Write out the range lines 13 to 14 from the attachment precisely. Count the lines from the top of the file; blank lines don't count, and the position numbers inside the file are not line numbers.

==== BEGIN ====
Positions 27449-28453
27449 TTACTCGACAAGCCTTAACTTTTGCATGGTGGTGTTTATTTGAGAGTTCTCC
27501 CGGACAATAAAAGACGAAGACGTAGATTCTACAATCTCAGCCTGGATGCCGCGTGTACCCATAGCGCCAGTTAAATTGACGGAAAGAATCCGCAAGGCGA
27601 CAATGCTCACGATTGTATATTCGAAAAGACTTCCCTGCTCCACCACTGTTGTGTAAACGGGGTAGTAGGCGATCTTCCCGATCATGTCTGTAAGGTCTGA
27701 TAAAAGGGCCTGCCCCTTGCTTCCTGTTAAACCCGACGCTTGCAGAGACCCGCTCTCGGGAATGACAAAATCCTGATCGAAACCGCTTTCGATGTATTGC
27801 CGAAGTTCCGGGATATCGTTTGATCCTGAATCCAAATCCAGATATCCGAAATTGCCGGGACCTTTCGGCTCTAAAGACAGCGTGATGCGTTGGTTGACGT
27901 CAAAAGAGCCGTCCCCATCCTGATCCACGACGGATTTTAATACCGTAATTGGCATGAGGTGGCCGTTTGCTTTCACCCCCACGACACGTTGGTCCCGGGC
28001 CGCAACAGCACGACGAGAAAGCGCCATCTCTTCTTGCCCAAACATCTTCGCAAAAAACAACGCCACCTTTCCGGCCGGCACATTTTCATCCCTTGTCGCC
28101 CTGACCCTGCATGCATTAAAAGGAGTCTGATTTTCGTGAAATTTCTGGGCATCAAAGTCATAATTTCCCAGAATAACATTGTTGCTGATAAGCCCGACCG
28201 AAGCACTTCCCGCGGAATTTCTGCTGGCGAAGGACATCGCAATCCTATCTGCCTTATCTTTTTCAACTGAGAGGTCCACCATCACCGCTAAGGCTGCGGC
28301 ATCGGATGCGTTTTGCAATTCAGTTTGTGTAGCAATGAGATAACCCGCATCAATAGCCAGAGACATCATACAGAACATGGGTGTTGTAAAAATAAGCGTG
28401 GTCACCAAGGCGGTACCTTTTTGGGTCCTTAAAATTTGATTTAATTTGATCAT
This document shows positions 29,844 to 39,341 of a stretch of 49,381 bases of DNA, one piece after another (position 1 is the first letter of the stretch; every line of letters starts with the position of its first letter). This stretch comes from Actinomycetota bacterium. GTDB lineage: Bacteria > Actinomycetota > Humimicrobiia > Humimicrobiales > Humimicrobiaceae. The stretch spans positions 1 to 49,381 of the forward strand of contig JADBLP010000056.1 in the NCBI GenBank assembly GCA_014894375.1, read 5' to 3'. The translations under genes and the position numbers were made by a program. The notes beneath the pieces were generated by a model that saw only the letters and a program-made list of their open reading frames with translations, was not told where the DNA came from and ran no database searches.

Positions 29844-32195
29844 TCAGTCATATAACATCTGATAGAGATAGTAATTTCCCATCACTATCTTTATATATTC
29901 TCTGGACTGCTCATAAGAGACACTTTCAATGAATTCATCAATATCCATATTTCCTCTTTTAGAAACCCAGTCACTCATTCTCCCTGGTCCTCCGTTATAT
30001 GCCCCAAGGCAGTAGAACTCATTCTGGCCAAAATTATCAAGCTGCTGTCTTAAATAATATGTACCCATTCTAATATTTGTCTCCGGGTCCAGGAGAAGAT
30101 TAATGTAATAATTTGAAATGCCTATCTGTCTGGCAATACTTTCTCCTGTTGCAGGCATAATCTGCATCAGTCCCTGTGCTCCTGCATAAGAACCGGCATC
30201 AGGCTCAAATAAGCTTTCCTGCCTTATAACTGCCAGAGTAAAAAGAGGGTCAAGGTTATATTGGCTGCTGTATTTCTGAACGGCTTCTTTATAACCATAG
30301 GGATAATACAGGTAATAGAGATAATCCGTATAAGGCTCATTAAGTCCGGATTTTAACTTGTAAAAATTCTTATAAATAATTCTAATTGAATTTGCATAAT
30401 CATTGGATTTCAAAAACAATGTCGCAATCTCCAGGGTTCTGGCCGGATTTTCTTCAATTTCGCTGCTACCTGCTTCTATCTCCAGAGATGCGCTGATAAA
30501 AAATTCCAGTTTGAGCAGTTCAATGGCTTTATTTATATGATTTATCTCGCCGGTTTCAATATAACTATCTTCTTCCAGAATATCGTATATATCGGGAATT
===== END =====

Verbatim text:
This document shows positions 29,844 to 39,341 of a stretch of 49,381 bases of DNA, one piece after another (position 1 is the first letter of the stretch; every line of letters starts with the position of its first letter). This stretch comes from Actinomycetota bacterium. GTDB lineage: Bacteria > Actinomycetota > Humimicrobiia > Humimicrobiales > Humimicrobiaceae. The stretch spans positions 1 to 49,381 of the forward strand of contig JADBLP010000056.1 in the NCBI GenBank assembly GCA_014894375.1, read 5' to 3'. The translations under genes and the position numbers were made by a program. The notes beneath the pieces were generated by a model that saw only the letters and a program-made list of their open reading frames with translations, was not told where the DNA came from and ran no database searches.

Positions 29844-32195